I currently have "do not contact" for one of my past experiences, just because all of the supervisors I worked with are no longer there. Would it be better to just remove that and let them find out for themselves? I still list a number, but it is for the main HR line. I do also have a former coworker from that job listed as one of my references.
     
  11. rtphillips

    rtphillips Rookie

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    Mar 15, 2012

    Great insights. A lot of those "red flags" you all listed seem like no brainers. As someone else said, makes me feel a little better about interviewing :)
     
  12. MotherGoose

    MotherGoose Rookie

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    Mar 15, 2012

    HOW should we handle this situation if we CURRENTLY are in a position and DON'T wish the current employer to be AWARE that we are looking UNLESS we are SERIOUSLY being considered?

    I am currently facing this situation and was considering adding something like this to my cover letter:

    "There are several references from my current position that I plan to add to my list of references if/when it comes to the point in the hiring process where you are seriously considering me for this position. I have received many compliments of a job "well done" throughout the year, so I am confident they will give me glowing reviews. I have also recieved several complimentary emails about me that I can share with you if you like. In the meantime, I have listed references from my previous school for screening purposes."

    What do you think?
     
  13. chasisaac

    chasisaac Comrade

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    Mar 15, 2012

    This always seems like the moron part of the interview for me. As I try to come up with questions in advance. Do you have some good stock questions to ask. Even if I modify them, which I would.
     
  14. Peachyness

    Peachyness Virtuoso

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    Mar 15, 2012

    Okay, I'll give you that.

    Of course, one of the people had them all listed as do not contact. I still think that leaves a funny impression. BTW, that particular one, we could tell, would not be a good fit for our program. That was for sure. So, we didn't base our decision BECAUSE he wrote do not contact on all former jobs.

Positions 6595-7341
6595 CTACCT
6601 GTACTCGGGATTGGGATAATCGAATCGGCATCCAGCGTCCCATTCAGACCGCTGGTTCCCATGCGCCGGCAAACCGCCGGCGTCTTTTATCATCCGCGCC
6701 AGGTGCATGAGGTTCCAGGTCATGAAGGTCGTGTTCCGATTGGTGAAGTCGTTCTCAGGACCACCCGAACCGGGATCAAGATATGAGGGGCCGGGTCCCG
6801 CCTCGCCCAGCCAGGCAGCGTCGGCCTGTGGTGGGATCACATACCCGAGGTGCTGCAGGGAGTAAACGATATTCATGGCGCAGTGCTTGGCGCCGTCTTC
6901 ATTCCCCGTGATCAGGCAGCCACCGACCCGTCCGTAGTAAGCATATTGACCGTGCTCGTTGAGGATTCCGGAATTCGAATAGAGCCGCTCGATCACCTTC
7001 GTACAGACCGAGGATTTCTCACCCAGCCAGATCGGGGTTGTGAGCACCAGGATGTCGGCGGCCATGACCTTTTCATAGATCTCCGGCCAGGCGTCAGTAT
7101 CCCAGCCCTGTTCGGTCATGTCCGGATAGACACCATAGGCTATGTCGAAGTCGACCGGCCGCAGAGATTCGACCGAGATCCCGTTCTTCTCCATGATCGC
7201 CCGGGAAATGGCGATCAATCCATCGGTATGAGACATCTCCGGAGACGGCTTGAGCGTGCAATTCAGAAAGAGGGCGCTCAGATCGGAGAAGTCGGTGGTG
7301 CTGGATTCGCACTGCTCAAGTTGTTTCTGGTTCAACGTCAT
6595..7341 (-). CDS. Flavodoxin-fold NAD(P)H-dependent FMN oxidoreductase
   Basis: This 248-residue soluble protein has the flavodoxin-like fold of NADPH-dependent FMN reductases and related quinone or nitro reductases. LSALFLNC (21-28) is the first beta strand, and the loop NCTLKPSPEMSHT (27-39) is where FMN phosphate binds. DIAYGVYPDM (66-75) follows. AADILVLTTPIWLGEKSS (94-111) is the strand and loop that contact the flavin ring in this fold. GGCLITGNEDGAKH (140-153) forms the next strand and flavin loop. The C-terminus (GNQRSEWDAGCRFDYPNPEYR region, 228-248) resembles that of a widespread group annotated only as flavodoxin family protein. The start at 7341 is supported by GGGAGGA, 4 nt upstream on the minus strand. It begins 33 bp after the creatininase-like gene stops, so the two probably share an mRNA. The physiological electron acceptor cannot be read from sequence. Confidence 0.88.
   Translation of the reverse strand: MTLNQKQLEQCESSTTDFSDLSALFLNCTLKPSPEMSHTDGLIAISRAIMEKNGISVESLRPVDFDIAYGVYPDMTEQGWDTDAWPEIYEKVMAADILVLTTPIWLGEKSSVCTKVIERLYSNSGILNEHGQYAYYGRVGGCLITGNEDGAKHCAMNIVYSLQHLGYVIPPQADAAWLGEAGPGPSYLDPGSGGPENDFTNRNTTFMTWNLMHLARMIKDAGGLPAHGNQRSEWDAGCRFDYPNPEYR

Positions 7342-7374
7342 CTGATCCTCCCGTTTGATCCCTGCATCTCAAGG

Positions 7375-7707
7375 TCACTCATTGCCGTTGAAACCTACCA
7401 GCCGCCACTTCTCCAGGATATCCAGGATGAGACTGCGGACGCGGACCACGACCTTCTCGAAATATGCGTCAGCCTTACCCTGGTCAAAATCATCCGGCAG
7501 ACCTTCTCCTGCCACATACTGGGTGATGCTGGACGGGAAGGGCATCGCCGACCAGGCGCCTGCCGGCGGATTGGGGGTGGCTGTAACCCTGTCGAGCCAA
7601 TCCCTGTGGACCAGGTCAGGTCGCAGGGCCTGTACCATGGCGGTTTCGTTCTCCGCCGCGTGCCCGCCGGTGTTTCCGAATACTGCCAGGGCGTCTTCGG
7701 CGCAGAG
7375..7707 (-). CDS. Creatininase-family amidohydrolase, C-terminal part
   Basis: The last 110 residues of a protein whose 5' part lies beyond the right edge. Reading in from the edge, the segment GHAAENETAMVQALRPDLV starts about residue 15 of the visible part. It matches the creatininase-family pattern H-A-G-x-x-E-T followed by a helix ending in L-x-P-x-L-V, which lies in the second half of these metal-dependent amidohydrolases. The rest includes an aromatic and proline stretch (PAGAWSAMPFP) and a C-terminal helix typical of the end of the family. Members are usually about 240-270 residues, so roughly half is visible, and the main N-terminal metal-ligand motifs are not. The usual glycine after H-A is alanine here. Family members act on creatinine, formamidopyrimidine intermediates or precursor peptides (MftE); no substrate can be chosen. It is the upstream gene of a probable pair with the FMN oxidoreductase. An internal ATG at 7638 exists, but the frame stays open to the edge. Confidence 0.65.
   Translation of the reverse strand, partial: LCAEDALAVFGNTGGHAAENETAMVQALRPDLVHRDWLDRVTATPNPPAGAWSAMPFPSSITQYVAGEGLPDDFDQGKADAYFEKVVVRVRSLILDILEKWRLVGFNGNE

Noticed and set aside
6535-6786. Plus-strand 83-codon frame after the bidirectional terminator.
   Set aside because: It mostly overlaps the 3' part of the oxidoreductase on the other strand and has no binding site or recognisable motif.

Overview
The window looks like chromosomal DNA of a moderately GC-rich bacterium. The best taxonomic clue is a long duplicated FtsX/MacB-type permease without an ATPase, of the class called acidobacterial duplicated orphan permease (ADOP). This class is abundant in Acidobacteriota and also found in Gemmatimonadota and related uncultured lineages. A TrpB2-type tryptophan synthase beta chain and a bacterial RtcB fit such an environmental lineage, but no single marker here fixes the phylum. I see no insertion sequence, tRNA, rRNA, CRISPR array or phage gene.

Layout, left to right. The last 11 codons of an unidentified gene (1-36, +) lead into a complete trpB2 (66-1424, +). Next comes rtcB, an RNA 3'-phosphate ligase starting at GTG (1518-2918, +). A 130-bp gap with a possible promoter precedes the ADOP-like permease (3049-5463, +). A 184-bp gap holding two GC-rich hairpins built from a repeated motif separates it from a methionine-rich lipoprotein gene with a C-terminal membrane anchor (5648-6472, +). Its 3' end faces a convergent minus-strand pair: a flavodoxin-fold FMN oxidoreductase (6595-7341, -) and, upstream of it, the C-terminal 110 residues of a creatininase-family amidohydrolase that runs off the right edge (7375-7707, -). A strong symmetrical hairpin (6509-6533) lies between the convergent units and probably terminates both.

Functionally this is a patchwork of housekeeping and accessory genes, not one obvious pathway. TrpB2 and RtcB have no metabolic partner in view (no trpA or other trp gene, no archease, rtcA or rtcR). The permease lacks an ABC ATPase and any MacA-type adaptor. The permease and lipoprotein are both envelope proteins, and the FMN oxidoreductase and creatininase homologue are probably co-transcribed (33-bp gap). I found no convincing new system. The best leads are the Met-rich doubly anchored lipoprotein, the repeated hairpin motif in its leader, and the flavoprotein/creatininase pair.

15. Peachyness

    Peachyness Virtuoso

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    Mar 15, 2012

    I don't. In fact, I look forward to asking them questions about the job. I see it as I'm interviewing them now. And, people do like to talk about themselves and their program. :)

    It's hard to give stock questions as positions and job duties vary. I would read though the job description and imagine yourself doing the job on the very first day. What kinds of questions can you imagine asking your director/boss/supervisor?
     
  16. Peachyness

    Peachyness Virtuoso

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    Mar 15, 2012

    Oh, I didn't mind the the ones who listed it on their current employment. I know exactly why and that's fine.

    I guess my concern, or the fact that I was left with a funny impression was one in particular had all prior jobs as do not contact. I get you will get bad bosses. I had one. A horrible one. But at every single job? And even at the job I resigned at, I still let them contact my prior employment. I just gave the number to another supervisor (the superintendent) who would vouch for me.
     
  17. Peachyness

    Peachyness Virtuoso

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    Mar 15, 2012

    And one more thing. I"m not a trained HR personnel employee. Just helping my director out. I"m just sharing some of my observations and what we discussed with you guys. :)